You can’t help feel that these Everton players are going to look back on this season as a massive opportunity missed.
Carlo Ancelotti insists that Europa League qualification has always been the primary aim – that we are not ready for the Champions League – but can you really afford to be so choosy when opportunity knocks like this?
Empty stadiums, VAR, and the disjointed COVID-calendar have been the disrupting factors, along with favourable managerial life-cycles at some of the traditional top-four contenders, that have left the door ajar for someone else to steal in and have a shake of the midweek money tree.
Farhad Moshiri has a long-term plan for the Blues’ future – or at least you hope he has. Do you reckon his missus refers to Yannick Bolasie as ‘the yacht’? Anyway, the Everton owner surely has designs on essentially not continuing to pour money down the drain, and sees some sort of return on his investment way down the line when Bramley Moore is established. However, surely getting his hands on some of those Gazprom Benjamins in the meantime would have been welcome? Even just psychologically, it might have given the whole club a bit of a lift.
‘Well, that’s most of the Dave Klaasen money recouped I suppose. Onwards and upwards, Marcel. Onwards and upwards.’
To watch the Everton squad though, especially at home against shite, you really would not think that they can even conceive of such a prize, never mind attain it. Burnley are shite, by the way. There’s no point saying ‘no disrespect’ here, because it is really, really disrespectful, but just to reiterate here, in case you have any doubts whatsoever: Burnley are shite.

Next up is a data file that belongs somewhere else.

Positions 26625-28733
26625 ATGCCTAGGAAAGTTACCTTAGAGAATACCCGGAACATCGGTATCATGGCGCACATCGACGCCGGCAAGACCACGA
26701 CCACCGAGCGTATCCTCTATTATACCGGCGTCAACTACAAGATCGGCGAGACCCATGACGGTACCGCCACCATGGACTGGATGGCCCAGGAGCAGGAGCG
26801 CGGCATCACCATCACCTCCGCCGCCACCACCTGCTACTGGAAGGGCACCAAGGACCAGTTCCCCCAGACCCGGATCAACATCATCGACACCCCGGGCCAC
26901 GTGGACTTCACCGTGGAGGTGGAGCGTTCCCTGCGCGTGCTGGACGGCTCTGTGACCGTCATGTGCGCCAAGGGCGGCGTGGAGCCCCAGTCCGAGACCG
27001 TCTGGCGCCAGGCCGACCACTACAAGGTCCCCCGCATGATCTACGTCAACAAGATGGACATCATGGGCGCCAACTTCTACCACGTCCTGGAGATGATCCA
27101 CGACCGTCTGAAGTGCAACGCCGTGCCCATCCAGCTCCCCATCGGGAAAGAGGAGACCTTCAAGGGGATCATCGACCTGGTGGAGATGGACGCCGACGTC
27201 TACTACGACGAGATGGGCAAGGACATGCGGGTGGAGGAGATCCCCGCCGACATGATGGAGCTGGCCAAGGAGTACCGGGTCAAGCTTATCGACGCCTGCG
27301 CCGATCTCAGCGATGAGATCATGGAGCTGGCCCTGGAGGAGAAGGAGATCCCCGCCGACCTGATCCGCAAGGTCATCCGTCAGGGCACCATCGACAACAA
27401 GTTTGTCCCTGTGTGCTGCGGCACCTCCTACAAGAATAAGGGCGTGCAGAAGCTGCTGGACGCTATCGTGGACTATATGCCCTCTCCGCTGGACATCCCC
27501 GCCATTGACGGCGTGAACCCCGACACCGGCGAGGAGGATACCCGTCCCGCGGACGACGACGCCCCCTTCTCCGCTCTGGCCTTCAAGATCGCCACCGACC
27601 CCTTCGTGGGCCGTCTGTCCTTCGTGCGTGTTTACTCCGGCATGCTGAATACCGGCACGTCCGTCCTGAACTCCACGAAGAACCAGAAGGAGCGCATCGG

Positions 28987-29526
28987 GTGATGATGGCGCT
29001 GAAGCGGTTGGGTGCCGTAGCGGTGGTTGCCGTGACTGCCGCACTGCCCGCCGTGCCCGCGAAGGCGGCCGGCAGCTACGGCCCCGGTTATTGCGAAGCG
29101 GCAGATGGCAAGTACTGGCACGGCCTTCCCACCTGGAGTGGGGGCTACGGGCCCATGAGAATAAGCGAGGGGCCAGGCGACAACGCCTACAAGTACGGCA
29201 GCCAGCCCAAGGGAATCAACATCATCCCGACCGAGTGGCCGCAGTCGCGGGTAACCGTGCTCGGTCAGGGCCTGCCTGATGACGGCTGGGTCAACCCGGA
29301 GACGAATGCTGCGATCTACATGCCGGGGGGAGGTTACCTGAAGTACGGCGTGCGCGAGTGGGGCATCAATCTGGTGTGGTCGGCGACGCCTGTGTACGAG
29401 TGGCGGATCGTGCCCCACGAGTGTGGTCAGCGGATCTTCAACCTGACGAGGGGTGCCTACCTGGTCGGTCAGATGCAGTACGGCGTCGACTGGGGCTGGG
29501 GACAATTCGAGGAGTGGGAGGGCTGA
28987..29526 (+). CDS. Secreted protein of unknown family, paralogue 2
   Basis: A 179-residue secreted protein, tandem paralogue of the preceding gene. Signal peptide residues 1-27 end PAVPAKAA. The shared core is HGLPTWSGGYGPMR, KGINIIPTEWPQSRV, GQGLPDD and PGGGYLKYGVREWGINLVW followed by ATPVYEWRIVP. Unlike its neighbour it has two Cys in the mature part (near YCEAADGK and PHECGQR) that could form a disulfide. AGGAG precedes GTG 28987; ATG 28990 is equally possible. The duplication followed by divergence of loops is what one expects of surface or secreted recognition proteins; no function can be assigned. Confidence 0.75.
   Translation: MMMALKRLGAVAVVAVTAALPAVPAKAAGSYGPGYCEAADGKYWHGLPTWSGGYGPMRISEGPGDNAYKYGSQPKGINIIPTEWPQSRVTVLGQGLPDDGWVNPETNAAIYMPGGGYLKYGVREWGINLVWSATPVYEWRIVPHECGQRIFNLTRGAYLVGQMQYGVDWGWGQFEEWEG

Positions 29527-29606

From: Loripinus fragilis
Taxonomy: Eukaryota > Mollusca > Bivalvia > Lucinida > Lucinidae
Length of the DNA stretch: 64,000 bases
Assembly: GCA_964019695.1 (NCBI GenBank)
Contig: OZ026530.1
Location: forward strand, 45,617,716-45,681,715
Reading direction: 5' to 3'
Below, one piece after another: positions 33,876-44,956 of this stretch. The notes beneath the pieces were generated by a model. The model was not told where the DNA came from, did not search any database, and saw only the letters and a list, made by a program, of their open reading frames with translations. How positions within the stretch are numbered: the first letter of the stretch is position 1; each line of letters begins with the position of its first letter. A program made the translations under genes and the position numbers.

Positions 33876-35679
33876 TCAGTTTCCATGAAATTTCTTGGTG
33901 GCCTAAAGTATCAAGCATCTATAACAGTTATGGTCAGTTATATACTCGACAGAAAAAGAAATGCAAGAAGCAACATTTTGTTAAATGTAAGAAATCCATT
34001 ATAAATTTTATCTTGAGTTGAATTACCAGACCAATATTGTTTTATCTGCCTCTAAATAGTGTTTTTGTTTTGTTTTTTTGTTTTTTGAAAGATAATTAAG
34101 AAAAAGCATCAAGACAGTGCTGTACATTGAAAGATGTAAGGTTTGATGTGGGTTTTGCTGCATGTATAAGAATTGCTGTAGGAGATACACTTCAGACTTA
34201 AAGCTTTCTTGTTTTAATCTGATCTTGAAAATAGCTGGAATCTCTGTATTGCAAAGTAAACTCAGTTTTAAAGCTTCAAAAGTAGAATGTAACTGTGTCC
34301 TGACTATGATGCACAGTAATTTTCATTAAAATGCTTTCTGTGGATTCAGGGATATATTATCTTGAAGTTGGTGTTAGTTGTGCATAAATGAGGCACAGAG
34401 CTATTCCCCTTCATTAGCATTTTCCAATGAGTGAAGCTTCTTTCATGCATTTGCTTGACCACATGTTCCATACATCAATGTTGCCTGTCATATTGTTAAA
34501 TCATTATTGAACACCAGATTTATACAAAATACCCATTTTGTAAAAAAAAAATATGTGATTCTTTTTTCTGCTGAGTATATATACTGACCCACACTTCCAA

And yet they beat Everton comfortably.
The big story about the team selection – essentially Everton’s Harry and Meghan – concerned Alex Iwobi and the interpretations of his Instagram message saying he hopes to be deployed in his proper position when he goes on international duty. It’s not big at all, clearly, but what else have we got to do except look for narratives like this to fill the gaps between games?
In response to the pantomime-horse-headed midfielder’s exhortations, Ancelotti basically Jason Nevinsed him. The music producer did the remix of Run DMC’s It’s Like That but received only the standard production fee, despite his argument that it was his input that transformed the relatively obscure track into an enormous worldwide hit. The band’s response was: ‘If you’re so smart, do it again, magic man.’
Actually, I’ve just looked Jason Nevins up there and realised that this is a terrible analogy, seeing as he went on to actually do the same again, producing a massive hit for Nelly. And not getting shot to death.
Anyway, the point still remains, Ancelotti gave the nebulous Nigerian the opportunity to state his case, playing in the role commonly known these days as the ‘false footballer’, and he was just as anonymous there as he is out wide, the position he was shifted straight back to when the Toffees were 2-0 down.
Ancelotti’s post-match comments seem a bit weird, suggesting that we are better when we stick to the basics and we’re defensively solid, as if this result was the product of us being unpicked while attacking with gay abandon. Heaven forbid like, at home to Burnley.